|Comment added by Baek Su on April 29th, 2005|
|P.M. me for a route guide. I will be updating this soon|
|Comment added by robb on May 2nd, 2005|
|fellow climbers here are nutz!! we have seen some amazingly stupid stuff here: a students harness opened while half-way up a climb (she grabbed a jug and was saved), people droping on-top of other climbers, etc. You get the idea. They are very friendly, and most are ok, but it only takes one...|
|Comment added by ricardo on April 4th, 2006|
|wear a helmet at the base or stay away from the wall. fellow climber JM got nailed in the head by a rock dislodged from drytoolers on the second pitch (no warning). no permanent damage, but be aware out there.|
|Comment added by skinsk on October 24th, 2006|
No car? There are 5 busses a day from BukBu Innercity Terminal (북부시외버스터미널) near SeoDaegu Innercity Terminal. . . heading to Dogae Hot Springs but tell the driver you want to go to Dobongsa. . .
Better (and not so expensive if you split the cost). . . take a train to Waegwan (they leave frequently from Daegu and take 15 minutes or so). . . then take a taxi to Dobongsa . . . for W15,000 we were taken up the steep road to the temple. The best way (maybe the only way) to get a ride back is a call taxi.
Our driver to/from Waegwan was Mr. Kim Se-yeon 016-529-6288. . . learn enough Korean to explain you're a foreigner in nead of a pickup at Dobongsa-- he's done it before!! Alternately, his taxi company # is 054)974-7000.
Once you're on the hiking path, head right when the trail branches off right (or goes up. . . up leads to the top and adds quite a bit to the approach!)
|Comment added by skinsk on November 1st, 2006|
for route information for both crags at Yuhaksan, check out:
|Comment added by bhylenski on May 18th, 2007|
Was just there the weekend of May 6th. The directions on this entry are outdated and very inacurate. We ended up sleeping on the side of the road. We also arrived at night, so it was much harder to find everything. The "trash can" we were supposed to find, was obviously gone, or maybe its only there in the summer. Either was, a trash can is a poor landmark as we all probably know.
Anyhow, here are some updated instructions.
1. When you arrive at the parking lot at the base of the hill you will see a large map of the area at the start of a steep road. Its 1-2 km up this road to the temple.
2. Feel free to drive up this road and park at the temple, but remember parking is limited and you could be turned around by the monks, if there is a ceremony going on.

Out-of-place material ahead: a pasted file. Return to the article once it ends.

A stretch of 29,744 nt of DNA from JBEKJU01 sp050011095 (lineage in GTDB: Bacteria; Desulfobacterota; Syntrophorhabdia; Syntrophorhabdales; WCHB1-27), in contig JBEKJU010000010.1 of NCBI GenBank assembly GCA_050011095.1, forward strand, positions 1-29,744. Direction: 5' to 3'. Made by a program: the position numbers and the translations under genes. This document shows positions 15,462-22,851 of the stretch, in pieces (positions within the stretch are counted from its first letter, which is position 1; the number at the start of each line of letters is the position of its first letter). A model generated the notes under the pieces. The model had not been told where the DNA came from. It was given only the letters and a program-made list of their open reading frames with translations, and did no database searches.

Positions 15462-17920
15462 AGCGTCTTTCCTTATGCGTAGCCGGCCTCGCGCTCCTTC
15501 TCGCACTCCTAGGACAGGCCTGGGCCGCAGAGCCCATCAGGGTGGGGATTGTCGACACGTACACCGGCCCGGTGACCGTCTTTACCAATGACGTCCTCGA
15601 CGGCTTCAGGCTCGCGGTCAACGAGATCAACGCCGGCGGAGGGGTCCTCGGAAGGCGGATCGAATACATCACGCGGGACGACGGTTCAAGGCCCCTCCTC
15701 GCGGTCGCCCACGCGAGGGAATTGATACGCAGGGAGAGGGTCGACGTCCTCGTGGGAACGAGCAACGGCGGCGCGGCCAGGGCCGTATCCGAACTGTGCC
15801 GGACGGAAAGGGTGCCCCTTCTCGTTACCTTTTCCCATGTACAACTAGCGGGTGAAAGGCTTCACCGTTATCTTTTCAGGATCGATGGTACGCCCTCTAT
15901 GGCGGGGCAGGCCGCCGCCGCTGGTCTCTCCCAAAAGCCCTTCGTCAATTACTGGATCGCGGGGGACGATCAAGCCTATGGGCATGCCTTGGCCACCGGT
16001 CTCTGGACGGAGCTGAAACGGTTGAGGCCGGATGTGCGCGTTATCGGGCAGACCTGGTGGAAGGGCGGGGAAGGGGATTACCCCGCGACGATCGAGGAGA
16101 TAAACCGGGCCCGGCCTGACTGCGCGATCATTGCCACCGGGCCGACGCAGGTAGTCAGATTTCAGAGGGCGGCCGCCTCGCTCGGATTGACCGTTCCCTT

3. We were able to park at the top. When you arrive at the top, please park and head towards the temple. You will see an elaborate, yet rickety old conveyor belt type contraption that allows the monks to move things up the steep road to the temple. Along side this contraption is a very steep road, with stone steps on the side.
4. At the base of this road, set back about 50ft off the road is a bathroom. There is a small trail that goes up behind the bathroom that leads to a small campsite, mostly filled with trash. Its disgusting, so I don't recomment camping there.
5. From the base of the steep road, go up the driveway along the steps, just before the road turns left toward the temple, you'll see a path on your right that goes into the woods.
6. Take the path, go about 10yds\meters and go left. This will start taking you up a steep trail for about 200yds\meters, when you come to a fork in the trail, go left and head straight up the steep incline. You should see some ropes and string that act as a handrail.
7. At the top of this steep slope you will come to a ridge. Head left and follow the trail till you see a small opening and a minor boulder field. Just to your left is the first set of climbs from the korean guide. I believe there are two 5,9's, a 5.10a and 5.10b here.
8. If you continue up the boulderfield to the trail you'll run into another enormous wall with even more climbing.
9. keep following these trails until you arrive at some flats. There are two locations to camp. The last area is the best, but there are often a load of koreans there who camp exhibition style.
10. The entire hike in, is about 10-20 minutes depending on your speed. If you come to the first camping area you'll know it by a large left leaning rock that acts as a rain shelter. This is very obvious. There is also a small pond against the wall that can be used for filter water or just cleaning. I don't recommend drinking it straight!
11. The last camping area is at the very end just at the base of the last climbing crag. Please use the climbing guide from skinsk's last update, its a good quality guide and we used it for the whole weekend.
Comments: I'd bring your trad gear there are some climbs that could use some updating especially the 12's and above, I don't think they see alot of traffic in the spring, maybe come summer when the big boys hit this place, they'll get replaced.
Feel free to email me at firstname.lastname@example.org if you have any questions about this area. Great place, loads of sun and incredible views! Great camping and early morning rising to the sounds of the temples bells.